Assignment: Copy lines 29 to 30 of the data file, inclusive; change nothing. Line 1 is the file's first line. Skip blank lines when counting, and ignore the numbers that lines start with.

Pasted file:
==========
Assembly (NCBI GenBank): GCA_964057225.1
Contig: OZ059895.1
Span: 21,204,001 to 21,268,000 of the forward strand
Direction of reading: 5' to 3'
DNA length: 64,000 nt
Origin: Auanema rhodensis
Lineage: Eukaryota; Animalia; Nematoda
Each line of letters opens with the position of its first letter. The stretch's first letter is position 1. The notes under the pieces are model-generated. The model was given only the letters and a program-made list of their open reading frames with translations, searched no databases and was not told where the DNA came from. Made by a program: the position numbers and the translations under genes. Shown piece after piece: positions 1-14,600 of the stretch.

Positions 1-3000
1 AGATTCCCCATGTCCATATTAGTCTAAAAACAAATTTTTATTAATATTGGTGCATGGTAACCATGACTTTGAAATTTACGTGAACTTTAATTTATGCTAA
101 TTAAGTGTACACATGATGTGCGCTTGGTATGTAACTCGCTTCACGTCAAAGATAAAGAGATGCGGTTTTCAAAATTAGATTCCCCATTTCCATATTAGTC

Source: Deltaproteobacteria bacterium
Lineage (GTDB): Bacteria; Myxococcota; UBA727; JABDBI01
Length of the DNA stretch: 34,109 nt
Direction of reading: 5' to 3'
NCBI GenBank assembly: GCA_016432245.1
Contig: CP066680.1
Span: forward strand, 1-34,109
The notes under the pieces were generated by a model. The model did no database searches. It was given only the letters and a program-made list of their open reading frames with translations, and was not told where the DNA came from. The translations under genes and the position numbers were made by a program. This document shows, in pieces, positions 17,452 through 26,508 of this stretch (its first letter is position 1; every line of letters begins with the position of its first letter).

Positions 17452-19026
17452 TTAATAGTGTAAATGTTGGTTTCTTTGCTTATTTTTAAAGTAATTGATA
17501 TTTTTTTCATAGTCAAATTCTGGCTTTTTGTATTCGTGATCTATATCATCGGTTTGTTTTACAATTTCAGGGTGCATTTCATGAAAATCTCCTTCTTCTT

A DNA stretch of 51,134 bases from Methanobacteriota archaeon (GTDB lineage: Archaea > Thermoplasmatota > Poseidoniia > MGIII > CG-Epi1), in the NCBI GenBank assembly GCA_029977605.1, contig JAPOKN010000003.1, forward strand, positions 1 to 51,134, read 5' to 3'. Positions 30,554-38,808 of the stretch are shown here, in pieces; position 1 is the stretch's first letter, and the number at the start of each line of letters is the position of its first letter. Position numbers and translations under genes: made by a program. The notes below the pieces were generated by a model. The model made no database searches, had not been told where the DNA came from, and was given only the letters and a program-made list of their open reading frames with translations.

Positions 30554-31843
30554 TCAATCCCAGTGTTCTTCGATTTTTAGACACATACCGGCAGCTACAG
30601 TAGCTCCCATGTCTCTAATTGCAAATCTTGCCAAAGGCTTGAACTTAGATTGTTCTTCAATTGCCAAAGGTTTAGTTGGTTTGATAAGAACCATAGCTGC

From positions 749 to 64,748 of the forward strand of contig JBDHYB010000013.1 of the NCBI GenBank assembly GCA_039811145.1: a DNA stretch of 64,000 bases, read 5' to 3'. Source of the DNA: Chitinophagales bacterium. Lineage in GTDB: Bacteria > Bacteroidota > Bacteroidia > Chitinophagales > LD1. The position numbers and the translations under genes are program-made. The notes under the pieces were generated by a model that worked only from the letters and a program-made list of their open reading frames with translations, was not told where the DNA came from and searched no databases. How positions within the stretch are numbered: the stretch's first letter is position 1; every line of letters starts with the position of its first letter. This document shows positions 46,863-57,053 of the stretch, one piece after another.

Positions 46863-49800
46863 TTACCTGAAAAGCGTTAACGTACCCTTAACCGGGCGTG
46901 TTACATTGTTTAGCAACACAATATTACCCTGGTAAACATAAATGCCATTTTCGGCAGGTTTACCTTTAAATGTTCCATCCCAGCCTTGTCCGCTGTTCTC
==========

46863 TTACCTGAAAAGCGTTAACGTACCCTTAACCGGGCGTG
46901 TTACATTGTTTAGCAACACAATATTACCCTGGTAAACATAAATGCCATTTTCGGCAGGTTTACCTTTAAATGTTCCATCCCAGCCTTGTCCGCTGTTCTC